If there are two things New Zealand isn’t short on, its activities and beautiful scenery.
It’s a country that rewards a love of the great outdoors and a willingness to try new experiences. And the drive from Marlborough in the north, along the Southern Alps to Queenstown, before doglegging down to Dunedin in the south, is a mighty fine highlights reel for time-pressed visitors.
The Marlborough region is best known for its wines – the area around Blenheim is a patchwork of vineyards growing world-class Sauvignon Blanc. Villa Maria is one of New Zealand’s flagship wineries; the pineapple, summery tang of its Gateway Sauvignon Blanc shows exactly why the region has become internationally famous for the varietals.
For spellbinding scenery, however, Marlborough is best seen from the water rather than the land. The craggy Marlborough Sounds offer just under 1,000 miles of fjord-like coastline, and one water safari company here has struck on the novel concept of sending groups out around the Sounds in a convoy of tiny two-seater boats so they can see the breath-taking beauty up close.
Looking up at the forested headlands – green arms flailing their way into the brilliant blue waters – my guide makes a pensive point. “Some of the taller trees have been growing here for over a thousand years,” guides will tell you. “They’ve stood throughout the entire human history of New Zealand – they were here before even the Maori arrived.”
Heading south through New Zealand, such simple joys become a recurring theme. The country doesn’t seem to have a single dull road. Every few minutes behind the wheel brings me a clifftop view of migrating whales, a strangely metallic blue lake or an imperious mountain on the horizon.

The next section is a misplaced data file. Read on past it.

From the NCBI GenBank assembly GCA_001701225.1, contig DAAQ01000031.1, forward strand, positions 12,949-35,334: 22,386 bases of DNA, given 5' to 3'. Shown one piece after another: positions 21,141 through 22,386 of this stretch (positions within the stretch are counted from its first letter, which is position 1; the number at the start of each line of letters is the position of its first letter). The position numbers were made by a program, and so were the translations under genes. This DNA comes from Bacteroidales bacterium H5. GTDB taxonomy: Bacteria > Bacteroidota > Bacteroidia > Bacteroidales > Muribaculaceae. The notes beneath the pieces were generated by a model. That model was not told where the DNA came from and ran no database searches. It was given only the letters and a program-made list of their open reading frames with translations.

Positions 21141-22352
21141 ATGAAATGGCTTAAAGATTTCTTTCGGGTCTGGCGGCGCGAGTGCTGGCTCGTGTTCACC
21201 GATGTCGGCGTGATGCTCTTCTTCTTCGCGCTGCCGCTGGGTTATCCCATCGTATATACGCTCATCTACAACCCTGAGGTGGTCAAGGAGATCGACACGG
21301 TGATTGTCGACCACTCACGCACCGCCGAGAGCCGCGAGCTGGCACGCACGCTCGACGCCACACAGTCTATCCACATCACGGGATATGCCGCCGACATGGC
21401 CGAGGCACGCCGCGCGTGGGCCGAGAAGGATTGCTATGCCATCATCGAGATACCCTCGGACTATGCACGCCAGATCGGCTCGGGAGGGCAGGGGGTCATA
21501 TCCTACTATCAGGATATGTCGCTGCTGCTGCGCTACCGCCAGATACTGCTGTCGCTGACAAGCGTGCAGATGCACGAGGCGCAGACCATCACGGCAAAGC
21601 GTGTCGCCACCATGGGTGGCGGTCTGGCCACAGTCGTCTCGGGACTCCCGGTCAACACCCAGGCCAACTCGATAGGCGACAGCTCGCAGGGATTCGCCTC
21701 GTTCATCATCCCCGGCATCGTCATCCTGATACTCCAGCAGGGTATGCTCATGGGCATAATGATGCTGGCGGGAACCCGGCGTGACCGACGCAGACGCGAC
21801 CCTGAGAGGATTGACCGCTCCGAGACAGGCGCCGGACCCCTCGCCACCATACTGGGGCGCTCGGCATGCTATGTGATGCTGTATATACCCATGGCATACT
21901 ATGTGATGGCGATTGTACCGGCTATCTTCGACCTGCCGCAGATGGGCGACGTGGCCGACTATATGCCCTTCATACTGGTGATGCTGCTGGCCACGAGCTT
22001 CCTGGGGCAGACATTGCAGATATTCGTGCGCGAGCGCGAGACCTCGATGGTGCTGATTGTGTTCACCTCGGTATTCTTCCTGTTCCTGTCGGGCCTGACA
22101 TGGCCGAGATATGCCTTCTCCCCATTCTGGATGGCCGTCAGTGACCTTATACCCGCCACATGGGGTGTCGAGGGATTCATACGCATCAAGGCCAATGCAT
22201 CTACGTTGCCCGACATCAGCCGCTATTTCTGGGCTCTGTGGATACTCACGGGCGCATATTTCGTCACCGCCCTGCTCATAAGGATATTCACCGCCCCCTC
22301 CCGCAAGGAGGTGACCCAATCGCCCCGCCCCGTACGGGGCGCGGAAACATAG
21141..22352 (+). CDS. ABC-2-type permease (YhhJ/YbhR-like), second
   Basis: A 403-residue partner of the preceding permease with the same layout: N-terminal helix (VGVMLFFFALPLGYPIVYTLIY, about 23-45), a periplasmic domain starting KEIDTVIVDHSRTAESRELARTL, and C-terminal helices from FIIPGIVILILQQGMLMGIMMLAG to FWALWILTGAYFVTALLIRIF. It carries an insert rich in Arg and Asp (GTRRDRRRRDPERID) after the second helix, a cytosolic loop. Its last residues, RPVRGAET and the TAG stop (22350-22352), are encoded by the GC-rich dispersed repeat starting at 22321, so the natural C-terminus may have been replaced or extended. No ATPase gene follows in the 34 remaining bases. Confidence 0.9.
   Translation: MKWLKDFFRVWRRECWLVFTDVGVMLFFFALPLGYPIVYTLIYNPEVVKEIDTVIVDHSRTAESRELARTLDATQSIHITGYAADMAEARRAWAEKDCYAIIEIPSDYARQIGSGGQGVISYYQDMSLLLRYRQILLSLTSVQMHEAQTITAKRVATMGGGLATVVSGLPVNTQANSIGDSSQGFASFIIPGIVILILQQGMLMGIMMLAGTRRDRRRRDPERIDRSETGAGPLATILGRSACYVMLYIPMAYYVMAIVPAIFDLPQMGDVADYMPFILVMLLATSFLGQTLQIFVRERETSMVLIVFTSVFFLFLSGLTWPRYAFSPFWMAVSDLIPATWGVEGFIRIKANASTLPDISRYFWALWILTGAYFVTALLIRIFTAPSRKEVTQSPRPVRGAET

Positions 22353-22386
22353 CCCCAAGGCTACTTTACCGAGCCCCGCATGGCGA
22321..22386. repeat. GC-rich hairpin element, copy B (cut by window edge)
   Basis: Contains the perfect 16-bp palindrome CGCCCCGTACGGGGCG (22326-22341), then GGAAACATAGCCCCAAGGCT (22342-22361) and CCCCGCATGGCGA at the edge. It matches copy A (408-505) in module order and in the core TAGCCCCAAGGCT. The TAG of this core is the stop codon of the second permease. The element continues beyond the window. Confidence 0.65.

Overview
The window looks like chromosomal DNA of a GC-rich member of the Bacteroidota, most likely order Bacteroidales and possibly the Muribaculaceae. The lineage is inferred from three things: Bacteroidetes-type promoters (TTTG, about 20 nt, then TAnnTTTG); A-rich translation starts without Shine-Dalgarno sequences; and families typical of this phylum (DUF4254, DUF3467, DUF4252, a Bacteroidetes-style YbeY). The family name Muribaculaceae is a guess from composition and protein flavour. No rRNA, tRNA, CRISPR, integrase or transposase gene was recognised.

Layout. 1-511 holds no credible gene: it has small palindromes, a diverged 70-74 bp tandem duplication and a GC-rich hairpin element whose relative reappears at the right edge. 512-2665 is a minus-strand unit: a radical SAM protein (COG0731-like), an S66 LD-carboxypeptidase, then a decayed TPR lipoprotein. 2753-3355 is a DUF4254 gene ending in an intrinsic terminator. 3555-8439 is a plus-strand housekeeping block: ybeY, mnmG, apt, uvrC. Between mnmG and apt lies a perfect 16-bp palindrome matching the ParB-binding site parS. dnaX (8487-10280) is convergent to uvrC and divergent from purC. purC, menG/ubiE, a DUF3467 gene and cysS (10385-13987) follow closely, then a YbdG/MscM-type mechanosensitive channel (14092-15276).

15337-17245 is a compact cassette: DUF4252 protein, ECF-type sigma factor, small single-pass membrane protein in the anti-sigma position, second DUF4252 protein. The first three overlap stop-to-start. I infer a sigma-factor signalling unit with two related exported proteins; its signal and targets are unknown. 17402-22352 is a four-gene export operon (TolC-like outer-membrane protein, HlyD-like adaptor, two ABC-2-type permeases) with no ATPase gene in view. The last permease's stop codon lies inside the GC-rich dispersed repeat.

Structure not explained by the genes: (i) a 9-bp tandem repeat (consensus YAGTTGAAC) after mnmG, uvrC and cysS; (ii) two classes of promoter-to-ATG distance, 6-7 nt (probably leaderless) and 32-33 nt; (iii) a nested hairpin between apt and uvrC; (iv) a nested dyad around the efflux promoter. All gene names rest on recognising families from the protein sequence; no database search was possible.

Never is this more true than when staring out at the Alps. From the shore of the glacial Lake Pukaki, three peaks jut out through thin, wispy, ethereal air; Mount Tasman, Mount La Perouse and the tallest in New Zealand – Mount Cook.
The latter was the training ground for Sir Edmund Hillary, the first man to scale Everest. Without considerable mountaineering experience, the best way to get close is on a helicopter flight. But the greener option is to amble along the walking trails through the blissfully serene foothills before returning to the Hermitage Hotel in Mount Cook Village.
The hotel is home to the Sir Edmund Hillary Alpine Centre, possibly the most fascinating museum in the country. It tells the tale of Hillary’s remarkable life and exploits – which included jet boating down the River Ganges and being part of the first expedition to cross Antarctica via the South Pole.
The journey down to Queenstown isn’t quite as headline-grabbing, but it’s wonderfully dramatic.
Dry tussock grass gives a golden hue to the large sheep stations that dominate the countryside on the way to the Lindis Pass, which at 3,185 ft above sea level is the highest point on the island’s highway. At the other end is New Zealand’s fruit basket – the Central Otago region. Baskets of peaches and apples pile up at the side of the road, but increasingly the most important fruit is the grape.
Central Otago is the world’s most southerly wine region, and by necessity has to concentrate on cool climate varietals. Pinot noir lovers, however, are in luck – the region is producing some of the best pinots in the world at the moment. For wine lovers, there are many tours that can take them to a good selection of wineries, some notable for their hillside views, some for the food, others for their homeliness and character.
No matter which one you try, the passion for wine making in the area shines through. The owner of the small Bannock Brae winery, says the secret is knowing when not to meddle. “If you want a great pinot, hire the laziest winemaker you can find – you should never try and do too much with pinot grapes.”
There are plenty of places to drink the local wines in Queenstown, the hugely popular resort town that acts as the region’s hub. Natural beauty – the lakeside setting and encircling mountains – is just part of the appeal here. Queenstown was the first place in the world to offer bungee jumping, while skydiving, jet boating through canyons and white-water rafting are among the other hair-raising options.
Of course this is just a taste of what the drive has to offer, but enough to whet your appetite for exploring all that New Zealand is.